Monday, March 17, 2008

Richmond Road Trip - Part 4 - Tiny Beauties

Spring is when I notice the tiny flowers that might get ignored later in the year. After the gloom of winter, with so little color, I am always cheered by the tiniest wild blooms of spring. As much as I love the yellow glow of daffodils, the site of the smallest blooms, shaken in the strong winds of February and March, are the more authentic voice of Spring.

I vowed one year to learn every wild flower species as it opened, and to reach the following winter with a complete litany of names. I tried this several years in a row, actually, but always spun out of control and lost it in the acceleration of April and May. At the beginning it seems manageable, like lifting that baby bull every day while you bottle feed it. But all at once it's too big to get your arms around, much less lift.

Some of the very first are the bright blue, quarter inch blooms of Veronica (photo above, taken outside the Science Museum). There are actually five petals, but two are overlapped, so it appears to be four. Then there are field pansies, violas, and johnny jump-ups, like these tiny specimens found in a crack at the top of Church Hill.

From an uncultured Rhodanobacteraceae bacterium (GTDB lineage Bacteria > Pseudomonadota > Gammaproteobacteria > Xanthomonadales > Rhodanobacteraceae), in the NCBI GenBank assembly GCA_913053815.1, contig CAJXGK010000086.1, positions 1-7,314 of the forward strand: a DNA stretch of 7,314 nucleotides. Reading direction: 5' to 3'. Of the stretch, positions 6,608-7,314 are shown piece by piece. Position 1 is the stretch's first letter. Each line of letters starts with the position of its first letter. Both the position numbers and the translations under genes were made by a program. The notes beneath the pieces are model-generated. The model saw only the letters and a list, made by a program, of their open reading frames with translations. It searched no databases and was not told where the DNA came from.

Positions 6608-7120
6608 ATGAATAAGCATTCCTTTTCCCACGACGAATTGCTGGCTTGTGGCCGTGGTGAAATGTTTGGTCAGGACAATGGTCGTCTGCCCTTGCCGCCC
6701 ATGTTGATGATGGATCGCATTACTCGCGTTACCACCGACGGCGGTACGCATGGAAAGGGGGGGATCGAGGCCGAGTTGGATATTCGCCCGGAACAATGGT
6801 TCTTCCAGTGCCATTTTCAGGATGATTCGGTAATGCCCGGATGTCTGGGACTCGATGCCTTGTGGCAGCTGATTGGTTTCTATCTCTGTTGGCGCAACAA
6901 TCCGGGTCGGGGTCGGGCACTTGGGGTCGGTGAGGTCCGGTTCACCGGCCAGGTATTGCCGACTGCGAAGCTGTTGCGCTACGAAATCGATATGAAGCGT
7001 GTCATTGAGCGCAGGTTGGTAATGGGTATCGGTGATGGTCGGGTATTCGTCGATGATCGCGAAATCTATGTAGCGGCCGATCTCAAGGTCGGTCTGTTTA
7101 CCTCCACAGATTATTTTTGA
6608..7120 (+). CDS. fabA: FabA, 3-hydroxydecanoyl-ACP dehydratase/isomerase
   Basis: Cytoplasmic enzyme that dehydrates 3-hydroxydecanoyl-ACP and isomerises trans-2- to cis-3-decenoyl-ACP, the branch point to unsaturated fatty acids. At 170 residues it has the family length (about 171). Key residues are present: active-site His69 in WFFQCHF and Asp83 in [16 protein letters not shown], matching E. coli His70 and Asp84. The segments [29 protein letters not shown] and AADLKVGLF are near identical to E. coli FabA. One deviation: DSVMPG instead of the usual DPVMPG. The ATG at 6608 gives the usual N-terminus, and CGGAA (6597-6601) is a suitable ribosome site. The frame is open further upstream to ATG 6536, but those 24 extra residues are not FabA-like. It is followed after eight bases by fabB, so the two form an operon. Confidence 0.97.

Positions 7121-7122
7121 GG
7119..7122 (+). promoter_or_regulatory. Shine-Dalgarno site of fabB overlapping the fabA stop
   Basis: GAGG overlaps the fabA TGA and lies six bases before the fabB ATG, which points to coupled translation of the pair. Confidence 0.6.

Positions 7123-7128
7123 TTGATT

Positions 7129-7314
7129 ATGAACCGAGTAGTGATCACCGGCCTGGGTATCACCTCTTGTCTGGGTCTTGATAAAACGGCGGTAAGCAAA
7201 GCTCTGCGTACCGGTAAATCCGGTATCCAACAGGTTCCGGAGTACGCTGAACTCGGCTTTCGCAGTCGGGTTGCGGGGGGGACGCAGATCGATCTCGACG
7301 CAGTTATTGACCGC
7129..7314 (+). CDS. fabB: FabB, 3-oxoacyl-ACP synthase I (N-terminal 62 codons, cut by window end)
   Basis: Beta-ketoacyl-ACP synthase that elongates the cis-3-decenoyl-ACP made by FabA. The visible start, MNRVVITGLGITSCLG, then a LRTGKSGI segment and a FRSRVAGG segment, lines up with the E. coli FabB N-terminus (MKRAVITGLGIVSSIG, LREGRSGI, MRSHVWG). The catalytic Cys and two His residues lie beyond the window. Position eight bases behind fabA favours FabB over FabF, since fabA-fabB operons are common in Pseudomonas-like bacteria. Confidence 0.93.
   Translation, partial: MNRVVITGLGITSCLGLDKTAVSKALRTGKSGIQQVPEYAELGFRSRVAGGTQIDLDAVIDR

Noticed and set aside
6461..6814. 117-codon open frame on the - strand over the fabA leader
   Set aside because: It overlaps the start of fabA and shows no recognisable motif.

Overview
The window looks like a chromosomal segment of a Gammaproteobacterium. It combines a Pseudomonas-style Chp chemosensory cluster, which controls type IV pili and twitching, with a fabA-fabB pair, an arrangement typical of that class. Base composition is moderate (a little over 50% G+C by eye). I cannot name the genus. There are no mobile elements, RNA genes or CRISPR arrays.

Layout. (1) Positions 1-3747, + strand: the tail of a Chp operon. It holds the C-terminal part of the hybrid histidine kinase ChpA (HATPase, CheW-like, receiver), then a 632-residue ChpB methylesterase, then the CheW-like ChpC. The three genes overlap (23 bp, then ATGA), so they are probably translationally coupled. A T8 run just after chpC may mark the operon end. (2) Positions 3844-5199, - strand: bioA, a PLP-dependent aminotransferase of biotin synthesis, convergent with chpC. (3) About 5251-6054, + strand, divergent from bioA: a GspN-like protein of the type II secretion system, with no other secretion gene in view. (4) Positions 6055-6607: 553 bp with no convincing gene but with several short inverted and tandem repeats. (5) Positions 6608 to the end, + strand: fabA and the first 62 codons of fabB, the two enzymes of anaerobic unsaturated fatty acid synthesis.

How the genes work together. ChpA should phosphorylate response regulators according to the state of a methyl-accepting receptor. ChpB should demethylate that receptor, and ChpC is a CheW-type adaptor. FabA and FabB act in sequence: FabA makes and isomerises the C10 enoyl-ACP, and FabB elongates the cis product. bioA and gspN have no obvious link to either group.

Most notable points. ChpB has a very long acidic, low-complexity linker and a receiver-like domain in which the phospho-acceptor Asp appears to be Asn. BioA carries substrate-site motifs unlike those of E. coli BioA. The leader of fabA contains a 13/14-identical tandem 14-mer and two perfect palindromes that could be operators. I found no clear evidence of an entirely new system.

Henbit, Gill over the Ground, Bluets, Chickweed, Bitter Cress, Dandelions, Hepatica, Violets, and Purple Deadnettle are some of the other earliest risers. Probably half of those are actually immigrants from Europe. Then comes the onslaught, with names like Wood Bettony, Catesby's Trillium, Wake Robin, Bastard Toadflax, Carolina Jasmine, Pink Lady Slipper, Trumpet Creeper, Lyre Leaved Sage, Indian's Paintbrush, Mock Strawberry, Cinquefoil, Butter and Eggs, Polygala, Ladies Tresses, Atamasco Lily, Blue Flax, Steeplebush, Multiflora Rose, Deptford Pink, Trailing Arbutus, Grass of Parnassus, Fetter Bush, and on and on. By the time the Queen Anne's Lace is fully open on our roadsides I've lost the race, also in part because the poison ivy is keeping me out of the woods.

But for now, I admire the pluck and delicate beauty of the quiet early bloomers, even as I pull them from our flower beds, smelling the peppery aroma of the cresses, and the sweet green peas fragrance of the chickweeds. The fresh appetizing scents are as welcome after the sterility of winter as the sight of the tiny colorful flowers.

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